We've heard it a million times: don't skip (or skimp on) breakfast, because it is the most important meal of the day. Yet, countless of us do. It's the 21st century, a modern age, with modern lives to live and those lives are hectic. The daily grind awaits us every morning once that alarm clock goes off, with thousands of decisions to be made, a trillion things to get done. Our attentions are short and pulled in all sorts of directions. It's no wonder we rush out the door every morning neglecting to fuel the body and brain, or better yet, eating junk that gives us a sugar rush and the oh so lovely sugar crash at the most convenient times (of course). So my challenge to you, mom, in this new year is to slow down and smell the roses. We know we should be eating a nutritious breakfast (I list the many reasons why, below, for a refresher), so let's make it happen! Let's take it back to the basics- make time for breakfast and make it a simple, nutritious one. You don't need fancy protein or vitamin bars, or shakes, (unless prescribed to you by your doctor) just a bowl of cereal (hot or cold) in skim milk, some fruit, water and your good to go. For more quick breakfast ideas see below. To top it off, make your kids eat breakfast with you- make breakfast the new family time meal. You'll be doing their body good! I know it sounds crazy, but it's a great way to send your kids and yourself into the world fueled for any challenge. It's the meal of champions, right. Okay I am a big cornball, but you get my meaning. It's also a great time to reflect on the day that is ahead. 

Some tips on how to make breakfast happen: 

  • Go to bed earlier and wake up earlier.
  • Prepare lunches and prep your breakfast for the next day in the evenings.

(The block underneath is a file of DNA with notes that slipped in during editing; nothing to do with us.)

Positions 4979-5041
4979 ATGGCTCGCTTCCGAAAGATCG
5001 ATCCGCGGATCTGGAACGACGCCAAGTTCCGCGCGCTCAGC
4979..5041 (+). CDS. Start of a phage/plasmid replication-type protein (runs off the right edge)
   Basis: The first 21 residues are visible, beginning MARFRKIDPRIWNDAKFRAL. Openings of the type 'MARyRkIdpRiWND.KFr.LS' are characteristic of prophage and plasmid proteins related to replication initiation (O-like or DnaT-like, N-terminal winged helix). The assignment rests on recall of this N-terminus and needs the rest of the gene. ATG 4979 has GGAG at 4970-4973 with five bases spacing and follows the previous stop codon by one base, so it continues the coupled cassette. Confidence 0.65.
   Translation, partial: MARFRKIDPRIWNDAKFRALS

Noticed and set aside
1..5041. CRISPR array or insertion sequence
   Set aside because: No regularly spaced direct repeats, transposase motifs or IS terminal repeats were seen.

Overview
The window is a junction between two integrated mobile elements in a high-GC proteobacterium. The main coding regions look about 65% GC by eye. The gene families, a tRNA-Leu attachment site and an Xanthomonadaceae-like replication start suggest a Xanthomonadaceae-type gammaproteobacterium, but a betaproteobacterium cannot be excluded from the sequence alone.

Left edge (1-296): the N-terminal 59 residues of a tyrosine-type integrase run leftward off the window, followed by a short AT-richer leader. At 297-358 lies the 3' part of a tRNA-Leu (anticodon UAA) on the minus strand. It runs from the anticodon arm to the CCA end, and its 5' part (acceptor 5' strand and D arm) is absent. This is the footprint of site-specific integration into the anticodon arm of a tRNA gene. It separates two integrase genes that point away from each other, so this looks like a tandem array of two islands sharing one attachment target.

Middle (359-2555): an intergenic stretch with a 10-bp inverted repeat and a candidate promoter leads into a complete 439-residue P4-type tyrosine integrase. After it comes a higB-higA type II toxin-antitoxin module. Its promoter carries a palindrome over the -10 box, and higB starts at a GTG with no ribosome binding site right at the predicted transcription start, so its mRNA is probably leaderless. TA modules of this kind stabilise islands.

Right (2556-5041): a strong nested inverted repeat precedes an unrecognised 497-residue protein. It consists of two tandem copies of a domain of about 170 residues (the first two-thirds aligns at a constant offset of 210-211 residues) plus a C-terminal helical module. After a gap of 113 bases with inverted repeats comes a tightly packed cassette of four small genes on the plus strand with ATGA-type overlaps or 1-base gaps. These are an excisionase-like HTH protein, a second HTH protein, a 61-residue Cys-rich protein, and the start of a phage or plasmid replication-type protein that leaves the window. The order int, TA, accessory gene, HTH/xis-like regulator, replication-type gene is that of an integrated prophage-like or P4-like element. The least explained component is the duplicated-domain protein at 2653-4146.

• Set your clothes as well as the children's clothes for the next day out in the evenings.
  • If your a coffee drinker, prepare your coffee for brewing at night and use the timer on the pot so you wake up to the wonderful aroma of freshed brewed coffee. I know your imagining it, the Folger's coffee moment from the commercials...yeah, well as cheesy as it may be, it is a good feeling.
I think you'll find this a rewarding experience. I know your bodies will love it, even if your moaning and groaning. You'll get used to it, trust me.  Here's to eating and hopefully enjoying a good hearty breakfast every morning in the new year. Cheers!

Why eating an easy, simple, nutritious breakfast is important:

  • Improves Concentration and Focus
  • Weight Control (Why does eating breakfast help control weight?)
  • Better absorption of vital nutrients
  • Helps boost energy levels
  • Sustainable Strength and Endurance
  • May help lower cholesterol levels
  • Promotes a Positive Mental Attitude
  • Blood Glucose Management for everyone not just Diabetic
Quick, Healthy Breakfast Ideas: